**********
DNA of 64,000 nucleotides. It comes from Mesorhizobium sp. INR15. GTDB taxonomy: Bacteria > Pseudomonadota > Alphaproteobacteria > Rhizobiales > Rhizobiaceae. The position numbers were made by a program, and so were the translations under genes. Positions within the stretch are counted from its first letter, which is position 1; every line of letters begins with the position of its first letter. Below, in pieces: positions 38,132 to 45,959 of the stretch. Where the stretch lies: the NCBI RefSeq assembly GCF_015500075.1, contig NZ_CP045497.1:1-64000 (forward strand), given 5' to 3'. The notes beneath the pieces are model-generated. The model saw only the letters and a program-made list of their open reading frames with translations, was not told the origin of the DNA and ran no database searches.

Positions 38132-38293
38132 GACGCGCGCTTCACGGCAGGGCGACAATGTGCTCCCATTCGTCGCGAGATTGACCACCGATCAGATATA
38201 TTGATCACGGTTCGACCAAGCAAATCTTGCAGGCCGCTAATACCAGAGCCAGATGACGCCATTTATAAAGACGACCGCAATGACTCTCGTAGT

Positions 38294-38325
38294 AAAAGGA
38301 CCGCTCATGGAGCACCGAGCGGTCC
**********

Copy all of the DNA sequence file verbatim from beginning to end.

DNA of 64,000 nucleotides. It comes from Mesorhizobium sp. INR15. GTDB taxonomy: Bacteria > Pseudomonadota > Alphaproteobacteria > Rhizobiales > Rhizobiaceae. The position numbers were made by a program, and so were the translations under genes. Positions within the stretch are counted from its first letter, which is position 1; every line of letters begins with the position of its first letter. Below, in pieces: positions 38,132 to 45,959 of the stretch. Where the stretch lies: the NCBI RefSeq assembly GCF_015500075.1, contig NZ_CP045497.1:1-64000 (forward strand), given 5' to 3'. The notes beneath the pieces are model-generated. The model saw only the letters and a program-made list of their open reading frames with translations, was not told the origin of the DNA and ran no database searches.

Positions 38132-38293
38132 GACGCGCGCTTCACGGCAGGGCGACAATGTGCTCCCATTCGTCGCGAGATTGACCACCGATCAGATATA
38201 TTGATCACGGTTCGACCAAGCAAATCTTGCAGGCCGCTAATACCAGAGCCAGATGACGCCATTTATAAAGACGACCGCAATGACTCTCGTAGT

Positions 38294-38325
38294 AAAAGGA
38301 CCGCTCATGGAGCACCGAGCGGTCC